Concerning the cross, Paul wrote that God’s intent was “that through the church the wisdom of God in its rich variety might now be made known to the rulers and authorities in the heavenly places … in accordance with the eternal purpose that he has carried out in Christ Jesus our Lord” (Eph 3:10-11).
One dimension of this “rich variety” is rarely discussed in Christian circles today, but it played a vital role in the theology of the early church. In a nutshell, I’m referring to the fact that God actually outsmarted Satan and his legions with the result that they ultimately brought about their own demise. Paul wrote in another letter, “None of the rulers of this age understood [God’s secret wisdom], for if they had, they would not have crucified the Lord of glory” (1 Cor 2:8).
Perhaps blinded by their inability to understand love, even those demons who seemed to know who Jesus was could not understand why he had come to earth (Lk 8:21), an ignorance apparently shared by higher demonic powers (“rulers of this age”) as well. Since his early attempt in the desert to tempt Jesus into collaboration with his evil kingdom had failed miserably (See Matt 4), Satan, along with his rulers, apparently set about to seize what they thought was a moment of vulnerability and had Jesus crucified.
The greatest irony in all of history, however, is that Satan and his minions were all the while playing right into God’s hands, precisely when they thought they were striking a decisive blow against him. In a genius stroke of military planning, God seems to have tricked Satan into signing his own death warrant. The cross was God’s plan, but it was carried out by “the rulers,” and thanks to those foiled rulers, it brought about Christ’s, not Satan’s—victory.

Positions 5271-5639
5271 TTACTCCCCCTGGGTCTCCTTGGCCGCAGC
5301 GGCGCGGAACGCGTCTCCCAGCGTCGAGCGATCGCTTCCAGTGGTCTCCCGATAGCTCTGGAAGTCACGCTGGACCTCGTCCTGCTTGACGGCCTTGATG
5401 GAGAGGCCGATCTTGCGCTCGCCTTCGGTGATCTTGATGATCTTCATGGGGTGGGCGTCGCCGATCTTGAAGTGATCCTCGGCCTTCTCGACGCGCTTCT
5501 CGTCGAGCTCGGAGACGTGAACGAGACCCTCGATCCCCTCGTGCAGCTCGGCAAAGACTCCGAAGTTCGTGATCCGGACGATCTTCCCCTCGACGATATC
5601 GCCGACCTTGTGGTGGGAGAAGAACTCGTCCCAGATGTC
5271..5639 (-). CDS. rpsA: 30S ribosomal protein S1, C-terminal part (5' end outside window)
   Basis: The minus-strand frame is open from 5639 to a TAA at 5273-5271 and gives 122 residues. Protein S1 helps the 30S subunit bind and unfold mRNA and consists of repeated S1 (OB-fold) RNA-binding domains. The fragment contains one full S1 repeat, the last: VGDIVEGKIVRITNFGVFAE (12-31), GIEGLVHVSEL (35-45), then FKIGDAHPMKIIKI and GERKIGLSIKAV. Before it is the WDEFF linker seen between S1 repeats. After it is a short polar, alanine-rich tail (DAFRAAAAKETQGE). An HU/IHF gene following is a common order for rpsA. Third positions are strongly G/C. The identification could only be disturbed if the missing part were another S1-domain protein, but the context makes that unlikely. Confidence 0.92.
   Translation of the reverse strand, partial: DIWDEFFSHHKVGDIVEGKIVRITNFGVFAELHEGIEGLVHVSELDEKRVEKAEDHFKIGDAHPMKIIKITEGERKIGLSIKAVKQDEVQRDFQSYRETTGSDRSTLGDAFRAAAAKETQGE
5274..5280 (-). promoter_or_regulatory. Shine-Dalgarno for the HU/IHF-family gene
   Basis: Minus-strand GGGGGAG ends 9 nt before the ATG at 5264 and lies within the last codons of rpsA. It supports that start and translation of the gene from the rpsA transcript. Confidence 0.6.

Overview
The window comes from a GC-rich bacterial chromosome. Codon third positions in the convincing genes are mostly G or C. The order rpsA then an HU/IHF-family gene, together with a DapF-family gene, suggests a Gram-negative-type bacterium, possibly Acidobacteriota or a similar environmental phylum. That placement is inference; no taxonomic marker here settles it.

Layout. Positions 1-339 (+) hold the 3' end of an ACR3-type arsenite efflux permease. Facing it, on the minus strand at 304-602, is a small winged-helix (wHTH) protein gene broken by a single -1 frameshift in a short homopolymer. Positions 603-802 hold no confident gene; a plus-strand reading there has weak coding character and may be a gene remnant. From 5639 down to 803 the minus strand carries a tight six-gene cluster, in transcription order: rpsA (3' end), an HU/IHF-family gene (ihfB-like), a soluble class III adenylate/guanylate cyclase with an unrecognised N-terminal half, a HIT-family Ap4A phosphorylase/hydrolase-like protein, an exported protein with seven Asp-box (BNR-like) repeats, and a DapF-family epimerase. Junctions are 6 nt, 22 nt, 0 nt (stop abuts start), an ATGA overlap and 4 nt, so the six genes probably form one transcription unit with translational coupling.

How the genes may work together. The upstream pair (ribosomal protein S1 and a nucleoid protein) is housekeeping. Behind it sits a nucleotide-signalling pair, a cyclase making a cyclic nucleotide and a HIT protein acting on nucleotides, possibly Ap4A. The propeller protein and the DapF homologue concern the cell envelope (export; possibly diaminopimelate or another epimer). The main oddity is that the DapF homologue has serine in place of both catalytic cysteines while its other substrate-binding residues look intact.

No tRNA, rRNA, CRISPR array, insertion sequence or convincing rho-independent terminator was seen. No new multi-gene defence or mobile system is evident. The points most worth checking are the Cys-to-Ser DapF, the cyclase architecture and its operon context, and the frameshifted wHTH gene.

It seems that God used Satan’s insatiable lust for more to take away what Satan had already acquired (his captives). The “foolishness” (1 Cor 1:18) of the cross thus made fools of God’s opponents and demonstrated God’s wisdom in liberating his children from their captivity.
This reading was the most popular view of the cross in the postapostolic church. Sometimes they called it the “fishhook theory,” because it portrayed Christ as “bait” that God used to “hook” Satan. God used Satan’s evil to bring about Satan’s own demise. This constitutes a central dimension of “God’s wisdom, secret and hidden.”
Because of this, God “has rescued us from the power of darkness and transferred us into the kingdom of his beloved Son, in whom we have redemption, the forgiveness of sins (Col 1:13-14).
Satan has been defeated, and the sin that gave him authority over us has been canceled. Hence we have been “rescued” from one kingdom and transported into another. We have, in a word, been literally “saved” (Eph 2:5, 8).
And for this, we give thanks.
—Adapted from God at War, pages 255-261
Image by Lawrence OP via Flickr.